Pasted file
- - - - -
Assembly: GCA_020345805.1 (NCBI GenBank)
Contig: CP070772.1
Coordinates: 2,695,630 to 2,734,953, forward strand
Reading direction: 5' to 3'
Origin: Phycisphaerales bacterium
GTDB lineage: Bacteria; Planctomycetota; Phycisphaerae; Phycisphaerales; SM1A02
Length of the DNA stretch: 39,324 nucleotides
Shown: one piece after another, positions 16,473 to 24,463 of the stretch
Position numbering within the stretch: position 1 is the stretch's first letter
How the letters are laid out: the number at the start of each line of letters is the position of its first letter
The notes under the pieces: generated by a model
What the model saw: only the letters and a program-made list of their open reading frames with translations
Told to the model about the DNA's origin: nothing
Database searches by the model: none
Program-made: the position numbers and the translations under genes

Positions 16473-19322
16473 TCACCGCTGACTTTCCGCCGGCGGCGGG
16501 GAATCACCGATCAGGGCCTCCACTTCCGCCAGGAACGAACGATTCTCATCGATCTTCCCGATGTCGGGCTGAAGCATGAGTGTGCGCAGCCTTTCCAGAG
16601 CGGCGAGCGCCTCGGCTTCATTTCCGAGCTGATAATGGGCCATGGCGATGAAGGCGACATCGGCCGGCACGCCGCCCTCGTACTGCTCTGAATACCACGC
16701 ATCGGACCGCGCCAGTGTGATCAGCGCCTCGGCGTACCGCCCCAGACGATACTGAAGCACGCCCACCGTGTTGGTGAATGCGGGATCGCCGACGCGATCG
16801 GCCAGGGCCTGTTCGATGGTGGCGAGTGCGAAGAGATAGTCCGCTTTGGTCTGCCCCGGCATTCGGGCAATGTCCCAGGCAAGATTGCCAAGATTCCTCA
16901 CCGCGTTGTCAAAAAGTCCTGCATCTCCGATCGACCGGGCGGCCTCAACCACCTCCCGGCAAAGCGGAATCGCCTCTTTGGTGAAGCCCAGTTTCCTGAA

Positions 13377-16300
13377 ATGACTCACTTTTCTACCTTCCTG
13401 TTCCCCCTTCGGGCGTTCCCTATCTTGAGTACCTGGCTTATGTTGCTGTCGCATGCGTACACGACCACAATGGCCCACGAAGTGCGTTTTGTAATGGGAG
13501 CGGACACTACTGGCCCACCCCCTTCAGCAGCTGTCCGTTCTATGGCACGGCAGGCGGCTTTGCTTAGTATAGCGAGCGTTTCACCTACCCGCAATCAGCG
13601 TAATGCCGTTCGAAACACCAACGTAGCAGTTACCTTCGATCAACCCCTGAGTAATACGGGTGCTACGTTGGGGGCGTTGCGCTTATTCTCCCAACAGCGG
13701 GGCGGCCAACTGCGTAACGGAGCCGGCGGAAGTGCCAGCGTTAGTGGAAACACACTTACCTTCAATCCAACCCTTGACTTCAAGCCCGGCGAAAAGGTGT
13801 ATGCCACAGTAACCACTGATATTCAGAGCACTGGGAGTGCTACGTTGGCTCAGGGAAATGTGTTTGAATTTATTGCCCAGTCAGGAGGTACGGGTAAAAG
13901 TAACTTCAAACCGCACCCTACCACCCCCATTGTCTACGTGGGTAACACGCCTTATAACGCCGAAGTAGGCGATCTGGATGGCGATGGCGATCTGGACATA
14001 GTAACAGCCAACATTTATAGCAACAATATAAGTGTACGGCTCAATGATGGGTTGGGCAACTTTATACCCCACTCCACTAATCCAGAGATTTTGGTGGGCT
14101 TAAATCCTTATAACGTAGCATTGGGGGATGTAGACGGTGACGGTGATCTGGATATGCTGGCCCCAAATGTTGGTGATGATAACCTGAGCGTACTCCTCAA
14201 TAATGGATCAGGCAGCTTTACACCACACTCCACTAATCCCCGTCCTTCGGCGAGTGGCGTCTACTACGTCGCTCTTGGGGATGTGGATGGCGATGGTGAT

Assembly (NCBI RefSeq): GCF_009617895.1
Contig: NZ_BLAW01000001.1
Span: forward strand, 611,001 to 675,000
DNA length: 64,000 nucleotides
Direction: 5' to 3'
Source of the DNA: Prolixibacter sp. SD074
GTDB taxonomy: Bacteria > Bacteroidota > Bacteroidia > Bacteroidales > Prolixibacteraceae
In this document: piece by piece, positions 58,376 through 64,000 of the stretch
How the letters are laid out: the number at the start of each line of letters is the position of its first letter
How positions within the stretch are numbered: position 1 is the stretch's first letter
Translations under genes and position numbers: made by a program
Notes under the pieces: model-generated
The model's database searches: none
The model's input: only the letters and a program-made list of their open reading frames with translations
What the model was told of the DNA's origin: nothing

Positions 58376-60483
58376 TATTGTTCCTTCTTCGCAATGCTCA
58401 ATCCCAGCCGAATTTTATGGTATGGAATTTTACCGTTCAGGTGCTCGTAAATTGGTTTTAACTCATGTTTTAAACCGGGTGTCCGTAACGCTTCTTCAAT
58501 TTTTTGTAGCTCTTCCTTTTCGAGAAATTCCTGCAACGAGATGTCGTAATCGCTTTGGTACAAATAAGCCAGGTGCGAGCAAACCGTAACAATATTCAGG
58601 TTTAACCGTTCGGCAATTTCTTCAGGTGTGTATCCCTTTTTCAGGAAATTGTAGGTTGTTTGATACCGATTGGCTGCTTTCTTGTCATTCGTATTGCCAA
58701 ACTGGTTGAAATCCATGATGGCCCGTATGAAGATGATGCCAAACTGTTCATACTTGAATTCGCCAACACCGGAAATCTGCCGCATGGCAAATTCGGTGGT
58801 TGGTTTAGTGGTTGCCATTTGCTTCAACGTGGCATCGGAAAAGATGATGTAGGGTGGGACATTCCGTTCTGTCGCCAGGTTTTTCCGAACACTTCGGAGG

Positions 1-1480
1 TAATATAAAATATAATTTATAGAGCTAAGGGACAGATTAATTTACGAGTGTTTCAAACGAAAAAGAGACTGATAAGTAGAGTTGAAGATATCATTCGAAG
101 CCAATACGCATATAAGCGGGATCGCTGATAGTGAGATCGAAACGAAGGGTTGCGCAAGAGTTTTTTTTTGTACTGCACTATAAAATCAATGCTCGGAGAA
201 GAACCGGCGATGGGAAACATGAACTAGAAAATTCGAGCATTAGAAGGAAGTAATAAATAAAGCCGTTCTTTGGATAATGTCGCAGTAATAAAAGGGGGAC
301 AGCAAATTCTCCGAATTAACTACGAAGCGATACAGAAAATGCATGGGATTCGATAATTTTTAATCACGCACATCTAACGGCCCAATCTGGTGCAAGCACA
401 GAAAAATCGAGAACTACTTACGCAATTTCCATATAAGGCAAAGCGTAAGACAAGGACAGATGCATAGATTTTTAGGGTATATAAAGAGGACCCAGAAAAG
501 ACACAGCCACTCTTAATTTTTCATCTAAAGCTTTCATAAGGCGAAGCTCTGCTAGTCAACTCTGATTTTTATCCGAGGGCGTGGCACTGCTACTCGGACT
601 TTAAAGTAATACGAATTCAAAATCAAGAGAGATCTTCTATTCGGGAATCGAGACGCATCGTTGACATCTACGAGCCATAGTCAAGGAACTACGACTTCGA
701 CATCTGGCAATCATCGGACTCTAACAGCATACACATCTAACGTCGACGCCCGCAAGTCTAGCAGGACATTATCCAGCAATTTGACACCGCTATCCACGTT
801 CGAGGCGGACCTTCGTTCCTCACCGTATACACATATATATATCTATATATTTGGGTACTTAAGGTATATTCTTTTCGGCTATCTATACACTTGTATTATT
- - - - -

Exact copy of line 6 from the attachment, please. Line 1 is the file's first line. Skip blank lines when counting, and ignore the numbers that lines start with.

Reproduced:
GTDB lineage: Bacteria; Planctomycetota; Phycisphaerae; Phycisphaerales; SM1A02